Martin Luther King Jr.'s Letter From Birmingham Jail

821 Words4 Pages

Civil disobedience has been a topic of discussion throughout the last two articles we have read in class. Martin Luther King Jr’s, Letter from a Birmingham Jail, and Plato’s, Crito, start with MLK and Socrates in jail. King tells of how he is an extremist to end oppression and gain freedom for African Americans. He did what he believed was right and protested in response. Socrates, on the other hand, is arguing as to why he will accept his punishment of death because he disobeyed the government. He doesn’t allow Crito to help him escape from jail because it would be unjust. Because of Socrates's strong belief in the law, I believe Socrates would not support King’s decision to march in Birmingham. The main reason why Socrates would not support …show more content…

In jail, Socrates told Crito, “Then we ought not to retaliate or render evil for evil to anyone, whatever evil we may have suffered from him” (Plato 6). I think that Socrates would argue that even though King has suffered from this law, retaliating against it is not the answer. That we should follow all laws regardless of whether or not they are unjust because the law is the law. As well, laws are designed to be followed and obeyed by their citizens. Socrates brings up another good point when he adds, “are you going by an act of yours to overturn us- the laws and the whole State, as far as in you lies? Do you imagine that a State can subsist and not be overthrown, in which the decisions of law have no power, but are set aside and overthrown by individuals?” (Plato 7). Socrates argues that if we start ignoring the laws and government, they will become useless and that the states would no longer have its support. When King protested for a change in Birmingham, I believe that Socrates would see that as trying to overturn the government and he would not agree with King’s action or anyone who is partaking in protesting against laws that have been set in place for us to follow. Even though a law may be unjust, it is still a law that has to be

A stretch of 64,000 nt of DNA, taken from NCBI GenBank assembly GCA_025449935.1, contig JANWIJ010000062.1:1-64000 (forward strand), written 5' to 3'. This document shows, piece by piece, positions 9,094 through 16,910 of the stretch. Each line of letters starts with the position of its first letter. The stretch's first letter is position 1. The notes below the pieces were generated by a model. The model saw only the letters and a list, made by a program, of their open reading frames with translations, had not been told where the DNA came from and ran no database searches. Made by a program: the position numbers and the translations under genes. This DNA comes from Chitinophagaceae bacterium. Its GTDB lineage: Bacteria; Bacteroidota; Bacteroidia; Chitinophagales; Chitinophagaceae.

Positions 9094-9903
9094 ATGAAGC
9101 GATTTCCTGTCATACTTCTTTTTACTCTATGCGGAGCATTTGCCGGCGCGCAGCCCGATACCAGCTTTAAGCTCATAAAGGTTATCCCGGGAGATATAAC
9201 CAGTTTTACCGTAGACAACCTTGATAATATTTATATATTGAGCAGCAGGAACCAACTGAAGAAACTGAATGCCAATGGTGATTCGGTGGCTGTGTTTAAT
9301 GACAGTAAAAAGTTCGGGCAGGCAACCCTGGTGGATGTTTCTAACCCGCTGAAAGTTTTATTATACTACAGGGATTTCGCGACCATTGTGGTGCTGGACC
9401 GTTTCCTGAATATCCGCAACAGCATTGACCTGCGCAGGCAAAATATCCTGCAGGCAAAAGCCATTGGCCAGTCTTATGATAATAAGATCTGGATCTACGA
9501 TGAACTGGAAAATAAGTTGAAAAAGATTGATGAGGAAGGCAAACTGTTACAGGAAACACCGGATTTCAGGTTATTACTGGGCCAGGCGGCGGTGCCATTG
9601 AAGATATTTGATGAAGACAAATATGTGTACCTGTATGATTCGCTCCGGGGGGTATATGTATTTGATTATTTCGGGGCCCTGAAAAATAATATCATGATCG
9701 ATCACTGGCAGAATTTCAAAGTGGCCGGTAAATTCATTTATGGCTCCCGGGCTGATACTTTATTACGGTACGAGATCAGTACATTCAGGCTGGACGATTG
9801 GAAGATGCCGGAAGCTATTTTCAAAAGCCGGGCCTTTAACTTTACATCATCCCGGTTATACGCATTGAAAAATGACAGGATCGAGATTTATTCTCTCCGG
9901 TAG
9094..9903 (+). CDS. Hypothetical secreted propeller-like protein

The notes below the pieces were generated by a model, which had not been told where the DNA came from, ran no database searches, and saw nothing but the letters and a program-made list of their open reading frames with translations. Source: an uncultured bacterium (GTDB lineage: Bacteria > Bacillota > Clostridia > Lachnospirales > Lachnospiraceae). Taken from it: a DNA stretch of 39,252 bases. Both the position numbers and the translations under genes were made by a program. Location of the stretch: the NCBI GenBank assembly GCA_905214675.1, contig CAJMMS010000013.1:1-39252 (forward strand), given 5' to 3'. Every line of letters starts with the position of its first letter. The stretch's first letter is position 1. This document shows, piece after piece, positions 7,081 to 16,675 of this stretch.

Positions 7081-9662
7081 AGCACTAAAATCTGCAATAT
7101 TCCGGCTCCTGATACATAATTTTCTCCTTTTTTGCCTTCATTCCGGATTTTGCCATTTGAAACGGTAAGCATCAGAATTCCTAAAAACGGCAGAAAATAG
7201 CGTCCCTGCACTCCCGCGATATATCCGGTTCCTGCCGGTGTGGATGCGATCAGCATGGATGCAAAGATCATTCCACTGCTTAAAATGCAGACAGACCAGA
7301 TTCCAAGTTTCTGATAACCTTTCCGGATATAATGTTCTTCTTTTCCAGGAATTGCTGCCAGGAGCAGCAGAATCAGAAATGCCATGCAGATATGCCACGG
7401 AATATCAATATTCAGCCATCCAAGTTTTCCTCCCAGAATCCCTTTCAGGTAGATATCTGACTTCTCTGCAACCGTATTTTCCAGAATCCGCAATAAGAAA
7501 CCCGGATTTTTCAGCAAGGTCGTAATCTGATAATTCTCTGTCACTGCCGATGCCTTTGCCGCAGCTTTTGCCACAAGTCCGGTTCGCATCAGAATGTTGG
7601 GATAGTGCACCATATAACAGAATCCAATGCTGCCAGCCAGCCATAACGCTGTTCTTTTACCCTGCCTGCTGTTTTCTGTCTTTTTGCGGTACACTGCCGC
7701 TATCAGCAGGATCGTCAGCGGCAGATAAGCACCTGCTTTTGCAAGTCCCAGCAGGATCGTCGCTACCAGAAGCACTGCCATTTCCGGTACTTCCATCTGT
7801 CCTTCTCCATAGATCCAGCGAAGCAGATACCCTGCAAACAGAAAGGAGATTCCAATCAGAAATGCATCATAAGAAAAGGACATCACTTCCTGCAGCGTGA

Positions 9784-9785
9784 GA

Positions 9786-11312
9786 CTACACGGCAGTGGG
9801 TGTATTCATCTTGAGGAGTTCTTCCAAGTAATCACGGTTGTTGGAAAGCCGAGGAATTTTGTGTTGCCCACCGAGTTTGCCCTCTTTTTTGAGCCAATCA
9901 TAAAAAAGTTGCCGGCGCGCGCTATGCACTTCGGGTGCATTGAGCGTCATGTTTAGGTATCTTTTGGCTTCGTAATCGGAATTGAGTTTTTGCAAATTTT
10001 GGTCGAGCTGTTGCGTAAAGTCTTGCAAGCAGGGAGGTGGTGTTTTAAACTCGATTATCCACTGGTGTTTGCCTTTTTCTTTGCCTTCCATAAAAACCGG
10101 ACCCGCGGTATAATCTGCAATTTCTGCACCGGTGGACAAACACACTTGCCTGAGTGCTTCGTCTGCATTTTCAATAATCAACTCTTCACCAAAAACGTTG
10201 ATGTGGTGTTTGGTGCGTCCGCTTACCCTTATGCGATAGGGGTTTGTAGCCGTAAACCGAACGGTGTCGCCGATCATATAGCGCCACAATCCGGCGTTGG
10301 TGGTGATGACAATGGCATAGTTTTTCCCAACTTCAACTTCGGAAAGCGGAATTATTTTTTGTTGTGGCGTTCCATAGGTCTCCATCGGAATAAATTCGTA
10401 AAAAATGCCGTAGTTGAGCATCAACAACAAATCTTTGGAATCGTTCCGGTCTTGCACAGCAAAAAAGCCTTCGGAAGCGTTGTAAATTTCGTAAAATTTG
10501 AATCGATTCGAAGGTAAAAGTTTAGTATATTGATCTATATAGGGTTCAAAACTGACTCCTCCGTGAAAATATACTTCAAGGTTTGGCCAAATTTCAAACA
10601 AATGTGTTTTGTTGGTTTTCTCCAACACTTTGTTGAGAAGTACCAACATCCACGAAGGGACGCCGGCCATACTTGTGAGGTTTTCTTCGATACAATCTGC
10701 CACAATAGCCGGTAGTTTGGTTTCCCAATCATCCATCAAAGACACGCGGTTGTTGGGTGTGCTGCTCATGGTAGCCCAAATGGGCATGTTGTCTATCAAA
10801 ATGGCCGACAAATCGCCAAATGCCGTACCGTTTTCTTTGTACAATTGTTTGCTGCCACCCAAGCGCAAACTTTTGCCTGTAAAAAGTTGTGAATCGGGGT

Open Document